Forgive Ryan Pace if he suspects that someone somewhere is sticking pins in a Bears GM doll, probably in the hands or knees, since that’s where decisions on wide receivers play out. And Pace has had more difficulty getting wideout positions taken care of than perhaps any other position group.
Pace had to deal with undoing the Brandon Marshall knot not long after arriving. The blow from trading away a 100-catch wideout might have been softened had the Alshon Jeffery situation worked out, but that ultimately unraveled, too. Pace was entitled to believe that he was creating a quality hedge against losing Jeffery when he went all-in on his inaugural draft selection of Kevin White.
If White didn’t have bad luck, he’d have no luck at all, and Pace has gone through the hope-disappointment cycle with White for each of the past three years. On a parallel track, Pace landed Eddie Royal in 2015, a veteran slot receiver who’d played no fewer than 14 games in any of his previous seven NFL seasons but was available for just nine in each of his two Bears seasons.
Pace certainly didn’t ignore wide receiver last offseason but too many of his tries to upgrade the position were his own whiffs rather than bad injury luck. Markus Wheaton was guaranteed $6 million, while Victor Cruz, Dontrelle Inman, Tre McBride, Ruben Randle and Deonte Thompson, among others, came and went.
Meanwhile, Jeffery was easing his way out of town after a brief stop for a franchise tag, with the Bears getting not even a compensatory pick for losing a Pro Bowl wide receiver, while Jeffery was getting a Super Bowl ring.
Pace at least got back in the Marshall trade a fifth-round draft pick that turned into safety Adrian Amos. Jeffery’s exit was not as productive.
And neither was Wednesday’s farewell to Cameron Meredith, the former Illinois State quarterback discovered by Pace and converted to a very productive wide receiver who led the Bears in catches and yards in 2016. Meredith tore an ACL and MCL last preseason, a devastating blow to a young wideout, of whom the Bears thought enough to already have broached the prospect of a contract extension before the knee injury.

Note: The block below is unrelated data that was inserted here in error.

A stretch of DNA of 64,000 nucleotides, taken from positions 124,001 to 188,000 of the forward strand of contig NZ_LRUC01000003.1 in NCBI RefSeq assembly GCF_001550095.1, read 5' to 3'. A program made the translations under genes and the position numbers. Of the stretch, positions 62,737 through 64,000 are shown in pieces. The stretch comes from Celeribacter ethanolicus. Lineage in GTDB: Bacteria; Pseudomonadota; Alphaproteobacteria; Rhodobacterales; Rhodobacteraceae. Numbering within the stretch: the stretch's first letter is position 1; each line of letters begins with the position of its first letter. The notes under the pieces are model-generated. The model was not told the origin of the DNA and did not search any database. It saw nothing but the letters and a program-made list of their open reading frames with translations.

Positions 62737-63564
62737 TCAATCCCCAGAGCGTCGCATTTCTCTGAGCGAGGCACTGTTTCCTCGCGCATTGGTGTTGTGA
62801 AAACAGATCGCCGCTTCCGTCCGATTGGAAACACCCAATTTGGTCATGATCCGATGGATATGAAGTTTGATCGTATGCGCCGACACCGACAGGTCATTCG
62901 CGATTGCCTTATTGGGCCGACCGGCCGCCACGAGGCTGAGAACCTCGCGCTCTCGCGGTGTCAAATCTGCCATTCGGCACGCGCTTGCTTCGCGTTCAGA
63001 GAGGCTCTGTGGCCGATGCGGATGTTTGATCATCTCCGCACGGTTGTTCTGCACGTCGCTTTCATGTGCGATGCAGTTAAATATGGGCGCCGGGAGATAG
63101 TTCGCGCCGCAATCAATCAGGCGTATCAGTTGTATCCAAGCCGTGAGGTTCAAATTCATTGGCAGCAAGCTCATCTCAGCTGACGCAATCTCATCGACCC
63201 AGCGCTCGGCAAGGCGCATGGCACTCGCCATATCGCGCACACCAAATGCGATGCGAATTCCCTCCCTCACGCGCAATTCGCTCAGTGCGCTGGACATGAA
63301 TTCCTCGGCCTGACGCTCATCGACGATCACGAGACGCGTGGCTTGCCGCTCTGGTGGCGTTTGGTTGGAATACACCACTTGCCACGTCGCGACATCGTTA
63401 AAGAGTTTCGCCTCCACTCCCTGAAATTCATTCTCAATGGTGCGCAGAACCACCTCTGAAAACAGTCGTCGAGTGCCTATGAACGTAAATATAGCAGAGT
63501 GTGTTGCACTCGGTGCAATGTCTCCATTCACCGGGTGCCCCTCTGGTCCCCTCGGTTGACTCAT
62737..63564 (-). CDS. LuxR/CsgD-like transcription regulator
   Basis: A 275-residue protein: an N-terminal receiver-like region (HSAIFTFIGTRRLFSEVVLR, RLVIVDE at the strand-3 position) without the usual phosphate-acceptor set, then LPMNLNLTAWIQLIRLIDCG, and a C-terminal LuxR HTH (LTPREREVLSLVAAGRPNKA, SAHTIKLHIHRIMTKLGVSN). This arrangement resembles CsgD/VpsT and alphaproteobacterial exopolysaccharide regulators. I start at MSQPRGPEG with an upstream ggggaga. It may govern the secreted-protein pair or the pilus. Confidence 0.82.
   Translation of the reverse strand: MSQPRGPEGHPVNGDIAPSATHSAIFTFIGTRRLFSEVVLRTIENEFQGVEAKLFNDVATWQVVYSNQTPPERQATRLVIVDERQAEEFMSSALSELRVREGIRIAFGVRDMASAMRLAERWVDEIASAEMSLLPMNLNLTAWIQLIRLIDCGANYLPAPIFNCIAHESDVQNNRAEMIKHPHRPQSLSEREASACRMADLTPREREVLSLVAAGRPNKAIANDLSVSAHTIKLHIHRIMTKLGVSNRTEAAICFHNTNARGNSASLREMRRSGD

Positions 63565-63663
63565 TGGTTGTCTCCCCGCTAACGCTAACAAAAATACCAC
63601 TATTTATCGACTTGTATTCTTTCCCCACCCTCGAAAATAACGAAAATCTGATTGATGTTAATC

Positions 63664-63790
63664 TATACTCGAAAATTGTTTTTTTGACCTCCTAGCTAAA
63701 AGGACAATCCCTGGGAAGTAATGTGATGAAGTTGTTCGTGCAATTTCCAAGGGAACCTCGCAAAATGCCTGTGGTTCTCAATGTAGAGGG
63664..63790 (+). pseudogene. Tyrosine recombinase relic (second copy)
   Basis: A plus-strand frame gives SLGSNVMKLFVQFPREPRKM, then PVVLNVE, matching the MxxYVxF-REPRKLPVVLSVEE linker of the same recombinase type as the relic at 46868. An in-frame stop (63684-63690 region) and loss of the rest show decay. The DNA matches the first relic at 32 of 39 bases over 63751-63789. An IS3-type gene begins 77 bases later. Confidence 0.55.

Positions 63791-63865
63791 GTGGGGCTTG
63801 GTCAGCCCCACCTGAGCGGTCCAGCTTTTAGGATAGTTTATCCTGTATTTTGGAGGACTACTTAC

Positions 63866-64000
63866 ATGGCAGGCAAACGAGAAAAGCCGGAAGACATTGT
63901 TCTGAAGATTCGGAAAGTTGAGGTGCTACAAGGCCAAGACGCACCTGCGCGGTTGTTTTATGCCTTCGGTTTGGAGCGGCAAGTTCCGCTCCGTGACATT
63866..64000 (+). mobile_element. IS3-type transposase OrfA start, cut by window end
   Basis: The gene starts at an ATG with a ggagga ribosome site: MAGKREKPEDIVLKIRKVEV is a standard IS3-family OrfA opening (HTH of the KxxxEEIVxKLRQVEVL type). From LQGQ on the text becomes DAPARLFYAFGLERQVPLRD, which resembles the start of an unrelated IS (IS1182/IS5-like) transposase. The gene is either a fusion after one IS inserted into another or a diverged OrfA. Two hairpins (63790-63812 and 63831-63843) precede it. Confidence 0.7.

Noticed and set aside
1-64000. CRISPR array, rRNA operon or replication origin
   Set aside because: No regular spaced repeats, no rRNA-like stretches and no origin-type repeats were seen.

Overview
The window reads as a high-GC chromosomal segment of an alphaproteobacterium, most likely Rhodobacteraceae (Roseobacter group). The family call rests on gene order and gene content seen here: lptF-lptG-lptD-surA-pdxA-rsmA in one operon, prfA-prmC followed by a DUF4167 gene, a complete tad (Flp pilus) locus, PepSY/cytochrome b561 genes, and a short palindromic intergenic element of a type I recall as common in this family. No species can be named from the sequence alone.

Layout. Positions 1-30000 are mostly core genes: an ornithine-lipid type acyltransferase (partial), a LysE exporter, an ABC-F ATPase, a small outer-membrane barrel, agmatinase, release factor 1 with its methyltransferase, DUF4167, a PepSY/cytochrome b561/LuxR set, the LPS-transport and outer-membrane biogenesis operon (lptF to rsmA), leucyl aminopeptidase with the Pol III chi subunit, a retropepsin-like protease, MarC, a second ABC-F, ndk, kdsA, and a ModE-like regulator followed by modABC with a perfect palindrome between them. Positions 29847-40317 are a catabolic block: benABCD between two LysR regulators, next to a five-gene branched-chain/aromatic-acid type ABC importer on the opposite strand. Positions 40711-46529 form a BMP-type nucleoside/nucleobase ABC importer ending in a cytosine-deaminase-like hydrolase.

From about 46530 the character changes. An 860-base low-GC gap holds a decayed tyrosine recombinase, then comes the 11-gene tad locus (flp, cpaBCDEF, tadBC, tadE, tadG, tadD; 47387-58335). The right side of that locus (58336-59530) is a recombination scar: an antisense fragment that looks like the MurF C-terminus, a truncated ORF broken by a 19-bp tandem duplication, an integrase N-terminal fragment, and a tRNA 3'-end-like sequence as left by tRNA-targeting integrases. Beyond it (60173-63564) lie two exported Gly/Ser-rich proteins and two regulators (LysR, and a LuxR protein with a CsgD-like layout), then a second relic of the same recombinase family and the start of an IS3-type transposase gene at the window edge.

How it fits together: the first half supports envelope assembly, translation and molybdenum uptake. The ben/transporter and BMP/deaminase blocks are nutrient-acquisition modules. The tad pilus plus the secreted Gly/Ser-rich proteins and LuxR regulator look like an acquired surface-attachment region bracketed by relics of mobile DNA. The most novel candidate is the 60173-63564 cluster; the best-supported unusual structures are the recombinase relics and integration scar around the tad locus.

This offseason, however, because of concerns over the knee condition, Pace and the Bears were willing to go only as far as a $1.9-million prove-it tender offer for one season. It was an amount that gave the Bears the right to match any offer sheet but not to receive any draft compensation if the Bears opted not to match and Meredith walked.
Pace ostensibly felt that Meredith’s prospects for a comeback weren’t worth an extra $1 million, to the level of $2.9 million, which would have cost the second-round draft choice from any team signing Meredith away. The New Orleans Saints evidently had a different takeaway from their medical exam of Meredith and last week signed him to an offer sheet calling for $9.6 million over two years, this after the Baltimore Ravens also were formulating an offer based on a more encouraged medical evaluation of Meredith’s knee than Pace and the Bears apparently had.
The whole thing leaves some curious questions.
Was Meredith’s knee worth nearly a $2-million guaranteed ante-up, but not $3 million? If it was bad enough to discourage the second-round tender, then why was it worth the not-insignificant sum of $2 million at all?
Allen Robinson’s torn ACL was worth a guarantee of $25 million in the former Jacksonville Jaguar’s multi-year package? But Meredith’s wasn’t worth about one-tenth of that for one prove-it year?
Risk vs. reward?
Pace effectively backed himself into a corner with the low tender. When other teams came calling with offers, had Pace matched an offer that was substantially higher than what he was willing to offer, he would then have been in the position of initially saying that Meredith wasn’t worth risking $2.9 million on, then reversing, contradicting himself and saying Meredith was worth almost double that in the form of the $5.4 million New Orleans guaranteed in its offer sheet. The Bears are not in cap jeopardy, meaning that even after the Robinson, Trey Burton and Taylor Gabriel signings for the passing game, Pace and the Bears could’ve afforded $1 million. Unless they didn’t think the knee risk was worth it, but then it goes back to why was the knee worth nearly $2 million guaranteed anyway.
Best guess is that Pace adds a wide receiver in the draft. That was going to happen anyway, subject to best-available’s remaining on draft weekend. It doesn’t really affect Kevin White, who’s unfortunately found-money if he turns into anything at this point of his sad career. The Bears didn’t let Meredith go because they knew they could count on White.
But what exactly Pace CAN count on at a position that has confounded him in his tenure is a mystery, as it has been year after year after year. Last year Pace was willing to invest $2 million on backup quarterback Mark Sanchez as a support player for Mitch Trubisky, but also on Sanchez as a chance to hit on depth for a position that always needs it. Pace was willing to guarantee $18.5 million for a chance at Mike Glennon’s perceived upside.
But not $1 million additional for Meredith, a player who’d actually had a quality year within recent memory?